Self-employed creatives with LLCs (limited liability company) are struggling due to a new anti-money laundering law. Overall, the authorities first introduced the new law in 2021 to combat money laundering, tax fraud, and corruption. The law came into force on January 1, 2024. Experts are cautioning that artists who choose to disregard this, and don’t file the paperwork next year, could face legal repercussions.
Self-Employed Creatives are Subjects to the Corporate Transparency Act
Tax professional and artist Hannah Cole wrote an opinion piece for Hyperallergic on Tuesday. Overall, she demonstrated how independent artists are subject to the Corporate Transparency Act. She is the creator of Sunlight Tax, a company that teaches accounting and taxes to creative professionals.
“My biggest concern, as someone who helps creative people manage the taxes and business setup for being self-employed, is that a lot of artists may miss the memo on this law, or assume that it’s aimed at bigger corporations, and that it doesn’t apply to them”, Cole said. In order to combat financial offences that might be challenging for law enforcement to monitor, the law focuses mainly towards limited liability firms, founded by one or two people.
Some states don’t require identification of LLC benefit owners, which impedes law enforcement efforts. “This is a good law, and it will help law enforcement prosecute some of the most heinous crimes. But it’s important for everyone with an existing LLC or considering forming an LLC to know that they do have some paperwork to file. It takes about five minutes, and it’s free. But artists definitely need to know that the law does apply to them”, Cole added.
Get the latest articles delivered to your inboxSign up to our Free Weekly Newsletter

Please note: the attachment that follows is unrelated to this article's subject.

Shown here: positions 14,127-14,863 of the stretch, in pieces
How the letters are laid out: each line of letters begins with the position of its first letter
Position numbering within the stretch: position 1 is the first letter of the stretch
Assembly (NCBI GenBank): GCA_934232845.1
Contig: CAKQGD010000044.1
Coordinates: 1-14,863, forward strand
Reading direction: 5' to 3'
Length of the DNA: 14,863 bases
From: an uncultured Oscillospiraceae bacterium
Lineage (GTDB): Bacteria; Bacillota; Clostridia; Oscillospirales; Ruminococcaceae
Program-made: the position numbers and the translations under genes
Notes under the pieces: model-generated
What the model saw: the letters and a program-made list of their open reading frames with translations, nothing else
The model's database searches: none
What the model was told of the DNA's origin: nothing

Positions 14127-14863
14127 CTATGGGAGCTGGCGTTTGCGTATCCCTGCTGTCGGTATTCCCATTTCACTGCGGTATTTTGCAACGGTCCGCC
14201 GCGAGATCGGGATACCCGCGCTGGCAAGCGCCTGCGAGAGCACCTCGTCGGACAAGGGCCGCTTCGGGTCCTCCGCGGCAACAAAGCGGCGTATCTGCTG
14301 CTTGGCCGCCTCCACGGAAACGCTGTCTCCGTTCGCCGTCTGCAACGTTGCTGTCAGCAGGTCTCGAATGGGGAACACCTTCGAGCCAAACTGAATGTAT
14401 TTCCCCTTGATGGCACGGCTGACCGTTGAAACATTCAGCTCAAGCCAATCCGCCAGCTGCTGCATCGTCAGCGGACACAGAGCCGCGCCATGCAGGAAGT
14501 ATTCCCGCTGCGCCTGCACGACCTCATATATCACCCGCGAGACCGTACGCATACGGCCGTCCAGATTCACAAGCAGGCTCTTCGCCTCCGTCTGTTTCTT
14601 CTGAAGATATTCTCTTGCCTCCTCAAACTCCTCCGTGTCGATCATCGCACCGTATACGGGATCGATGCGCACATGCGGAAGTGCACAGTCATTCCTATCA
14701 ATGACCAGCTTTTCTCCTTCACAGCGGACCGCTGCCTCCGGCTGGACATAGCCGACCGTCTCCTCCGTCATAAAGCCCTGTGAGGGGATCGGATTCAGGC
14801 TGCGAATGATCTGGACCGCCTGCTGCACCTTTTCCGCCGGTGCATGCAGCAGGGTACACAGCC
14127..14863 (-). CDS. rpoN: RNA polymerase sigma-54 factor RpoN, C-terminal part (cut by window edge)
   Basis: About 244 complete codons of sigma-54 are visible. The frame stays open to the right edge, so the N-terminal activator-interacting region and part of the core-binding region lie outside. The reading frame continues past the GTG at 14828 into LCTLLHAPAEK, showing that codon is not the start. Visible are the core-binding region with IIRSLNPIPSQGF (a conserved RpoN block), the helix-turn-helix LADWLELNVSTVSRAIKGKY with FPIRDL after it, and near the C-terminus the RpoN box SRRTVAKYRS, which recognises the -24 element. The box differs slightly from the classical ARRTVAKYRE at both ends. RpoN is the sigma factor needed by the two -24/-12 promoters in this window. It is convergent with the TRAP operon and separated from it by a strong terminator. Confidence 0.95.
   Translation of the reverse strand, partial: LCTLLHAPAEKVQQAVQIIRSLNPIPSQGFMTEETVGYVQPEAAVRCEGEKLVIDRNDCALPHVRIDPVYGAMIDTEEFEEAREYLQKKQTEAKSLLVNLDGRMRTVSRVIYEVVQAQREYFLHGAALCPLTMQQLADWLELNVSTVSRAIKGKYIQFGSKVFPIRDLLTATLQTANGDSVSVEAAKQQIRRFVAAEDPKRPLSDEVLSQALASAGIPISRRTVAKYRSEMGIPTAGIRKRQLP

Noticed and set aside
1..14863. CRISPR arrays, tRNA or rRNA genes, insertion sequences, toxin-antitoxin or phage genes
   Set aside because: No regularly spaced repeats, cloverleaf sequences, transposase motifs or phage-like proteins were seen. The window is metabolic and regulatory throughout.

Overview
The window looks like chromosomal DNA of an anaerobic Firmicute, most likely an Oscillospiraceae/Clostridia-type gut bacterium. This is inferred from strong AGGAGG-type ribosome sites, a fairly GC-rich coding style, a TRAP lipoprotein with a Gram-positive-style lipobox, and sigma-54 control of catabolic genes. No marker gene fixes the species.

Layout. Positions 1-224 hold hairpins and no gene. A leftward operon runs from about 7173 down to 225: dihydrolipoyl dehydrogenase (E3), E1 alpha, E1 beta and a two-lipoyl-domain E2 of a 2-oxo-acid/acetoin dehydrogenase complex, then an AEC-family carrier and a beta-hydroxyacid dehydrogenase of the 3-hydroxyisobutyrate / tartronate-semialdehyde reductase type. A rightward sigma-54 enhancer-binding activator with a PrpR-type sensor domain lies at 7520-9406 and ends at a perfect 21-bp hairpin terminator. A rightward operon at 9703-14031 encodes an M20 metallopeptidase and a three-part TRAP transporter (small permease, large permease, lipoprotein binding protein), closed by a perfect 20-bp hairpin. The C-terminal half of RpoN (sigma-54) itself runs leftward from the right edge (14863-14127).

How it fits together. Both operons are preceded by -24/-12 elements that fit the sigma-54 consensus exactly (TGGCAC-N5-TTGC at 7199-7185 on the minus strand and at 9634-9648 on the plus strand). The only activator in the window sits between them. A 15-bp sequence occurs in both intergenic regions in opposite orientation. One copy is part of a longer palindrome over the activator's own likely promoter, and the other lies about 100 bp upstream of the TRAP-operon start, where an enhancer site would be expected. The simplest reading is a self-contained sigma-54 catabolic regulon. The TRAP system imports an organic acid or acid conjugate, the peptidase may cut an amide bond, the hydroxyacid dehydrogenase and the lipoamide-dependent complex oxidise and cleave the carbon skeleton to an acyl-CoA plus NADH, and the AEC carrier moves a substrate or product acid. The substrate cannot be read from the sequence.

Newly Founded Companies Have 90 Days
All current businesses have to to submit the necessary documentation by January 1, 2025, according to a news release from the Financial Crimes Enforcement Network. Starting in 2024, newly founded corporations will have ninety days to file the necessary documentation. The FinCEN website states that the documentation needs to be submitted once. But according to a U.S. Chamber of Commerce article, business owners will need to submit the report to FinCEN at other times in addition to the first reporting period.
For the time being, artists and small company owners must supply details like as names, dates of birth, addresses, and a passport number or other officially designated identifier for an LLC’s beneficial proprietors. “This effort will equip law enforcement and other partners with the information they need to disrupt financial anonymity that enables crimes such as corruption, drug trafficking, and terrorism”, the Treasury Department said in a fact sheet.
Fines could go from $500 per day up to $10,000 or even face two years in prison. “One of the major benefits of LLC is that it provides a great deal of flexibility for its owners. Through an LLC, its owner, in this case the artist, has options in regard to structuring the management of their entity, and can assign management control to others”, Katarina Feder of the Artist Rights Society said.